States With the Fastest (and Slowest) Growing Economies

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11. Florida
> GDP growth:
2.7%
> 2014 GDP: $769.6 billion (4th largest)
> 1-yr. population change: 1.5%(5th largest)
> 2014 unemployment: 6.3% (20th highest)

Florida’s economy grew by 2.7%, tied for the 11th fastest growth in the country. Growth was driven primarily by the real estate, rental, and leasing sector, which contributed 0.67 percentage points to the state’s overall growth rate, the second largest contribution from that sector in any state. The retail trade sector accounted for another 0.35 percentage points of growth, the fourth highest contribution from that sector nationwide. While Florida’s unemployment rate of 6.3% was just in line with the national unemployment rate, the state’s relatively strong economy has still likely helped attract new residents. The state’s population grew 5.5% from 2010 through last year, the fifth largest population growth nationwide.

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12. Idaho
> GDP growth:
2.7%
> 2014 GDP: $57.6 billion (10th smallest)
> 1-yr. population change: 1.3%(8th largest)
> 2014 unemployment: 4.8% (14th lowest)

Idaho’s economy grew 2.7%, tied for the 11th highest growth rate in the country. Growth was driven primarily by durable goods manufacturing, which contributed 0.56 percentage points to the state’s overall growth rate. The health care and social assistance sector also had an impact, contributing 0.34 percentage points to growth, the second highest contribution to growth from that sector nationwide. Idaho’s economy appears to be relatively strong: the state’s unemployment rate was 4.8% in 2014, lower than the national unemployment rate of 6.2%. Idaho’s strong economy has likely helped attract workers looking for job opportunities. The state’s population grew 1.3% in the last year. Despite the strong economy, the housing market has been weak. Housing starts shrank by 3.8% in 2013.

13. New York
> GDP growth:
2.5%
> 2014 GDP: $1.3 trillion (3rd highest)
> 1-yr. population change: 0.3%(15th smallest)
> 2014 unemployment: 6.3% (20th highest)

New York’s finance and insurance sector is among the most robust in the country, accounting for more than 8% of the state’s jobs, the fourth largest share in the country. The industry also accounted for a very large proportion of the state’s economic expansion, contributing 0.87 percentage points to the state’s overall growth rate, more than double the contribution of any other sector in the Empire State. The information sector was next with a contribution of 0.36 percentage points to growth, the third-highest contribution from that sector nationwide. The housing market is another indication that New York’s economy is doing well. From 2013 to 2014, housing starts grew 3.2%, one of the highest increases across the country. Home prices, on the other hand, rose just 2.2%, one of the lowest price appreciations nationwide.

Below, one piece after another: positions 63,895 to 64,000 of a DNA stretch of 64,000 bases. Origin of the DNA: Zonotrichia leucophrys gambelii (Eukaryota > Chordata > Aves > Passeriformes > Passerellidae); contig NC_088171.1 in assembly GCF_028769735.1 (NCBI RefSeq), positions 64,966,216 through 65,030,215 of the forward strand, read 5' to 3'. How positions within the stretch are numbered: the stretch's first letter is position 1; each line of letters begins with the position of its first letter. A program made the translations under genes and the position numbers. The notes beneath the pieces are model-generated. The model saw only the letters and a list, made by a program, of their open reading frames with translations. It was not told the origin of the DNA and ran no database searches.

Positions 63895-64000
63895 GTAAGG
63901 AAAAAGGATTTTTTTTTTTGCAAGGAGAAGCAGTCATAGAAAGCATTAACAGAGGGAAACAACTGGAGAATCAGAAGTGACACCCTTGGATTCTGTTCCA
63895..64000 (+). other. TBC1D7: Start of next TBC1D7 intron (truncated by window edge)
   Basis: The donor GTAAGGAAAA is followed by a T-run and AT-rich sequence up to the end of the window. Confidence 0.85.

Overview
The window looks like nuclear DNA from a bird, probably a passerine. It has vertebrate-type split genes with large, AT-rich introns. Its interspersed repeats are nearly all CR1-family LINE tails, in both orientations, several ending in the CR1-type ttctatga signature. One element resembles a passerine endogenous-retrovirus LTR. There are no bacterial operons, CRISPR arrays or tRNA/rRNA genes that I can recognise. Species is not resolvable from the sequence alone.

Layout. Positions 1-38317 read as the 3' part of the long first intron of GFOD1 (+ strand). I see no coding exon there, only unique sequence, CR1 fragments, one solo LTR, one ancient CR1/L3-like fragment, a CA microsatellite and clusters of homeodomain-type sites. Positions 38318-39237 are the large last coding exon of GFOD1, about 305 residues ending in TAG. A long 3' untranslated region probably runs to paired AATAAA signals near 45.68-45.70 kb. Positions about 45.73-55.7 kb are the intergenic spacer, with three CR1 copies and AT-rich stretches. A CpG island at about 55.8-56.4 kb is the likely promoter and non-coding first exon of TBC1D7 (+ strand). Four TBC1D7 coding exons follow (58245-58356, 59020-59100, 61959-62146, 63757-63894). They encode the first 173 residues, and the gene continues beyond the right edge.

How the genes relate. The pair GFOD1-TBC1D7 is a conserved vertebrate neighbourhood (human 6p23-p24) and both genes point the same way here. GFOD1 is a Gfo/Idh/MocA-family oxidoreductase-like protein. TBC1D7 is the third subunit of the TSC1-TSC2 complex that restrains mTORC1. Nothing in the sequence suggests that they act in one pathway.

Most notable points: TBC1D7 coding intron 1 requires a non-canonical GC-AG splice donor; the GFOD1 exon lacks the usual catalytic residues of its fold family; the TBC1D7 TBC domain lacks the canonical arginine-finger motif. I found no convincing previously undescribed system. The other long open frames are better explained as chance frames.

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14. Georgia
> GDP growth:
2.3%
> 2014 GDP: $435.5 billion (10th largest)
> 1-yr. population change: 1.0%(13th largest)
> 2014 unemployment: 7.2% (6th highest)

Last year, Georgia’s economy grew 2.3%, tied with two other states as the 14th fastest in the country. As was the case across most of the nation, Georgia’s growth was driven primarily by the professional and technical services sector, which contributed 0.40 percentage points to the state’s overall growth rate. This was the fourth largest contribution from the sector compared to other states. The information sector contributed another 0.35 percentage points to growth, the fifth highest contribution from that sector nationwide. While a growing economy generally has positive impacts on state residents, GDP growth does not fully capture the health of an economy. Although Georgia’s economy grew slightly faster than the nation’s, the state’s unemployment rate of 7.2% was higher than the national unemployment rate of 6.2%. In 2013 the state’s poverty rate of 19.0% was also higher than the national poverty rate of 15.8%

15. Massachusetts
> GDP growth:
2.3%
> 2014 GDP: $425.0 billion (12th largest)
> 1-yr. population change: 0.5%(25th largest)
> 2014 unemployment: 5.8% (24th lowest)

Massachusetts’s economy grew by 2.3%, roughly in line with the national growth rate. Also, like the nation as a whole, the professional and technical services sector contributed more to the state’s economic expansion than any other industry. The sector contributed 0.52 percentage points to the state’s overall growth rate. The health care and social assistance sector contributed 0.26 percentage points to growth, the 10th highest contribution from that sector nationwide. Massachusetts’s unemployment rate of 5.8% in 2014 was lower than the national unemployment rate of 6.2%. In addition to stable economic growth, the state has a relatively wealthy, well-educated population. Median household income was $66,768, higher than the national figure of $52,250. The state’s poverty rate was 11.9%, below the national poverty rate of 15.8%. Of the state’s adults, 89.9% had at least a high school diploma, the 18th highest share in the country. Additionally, 40.3% of adults had at least a bachelor’s degree, the highest share in the country.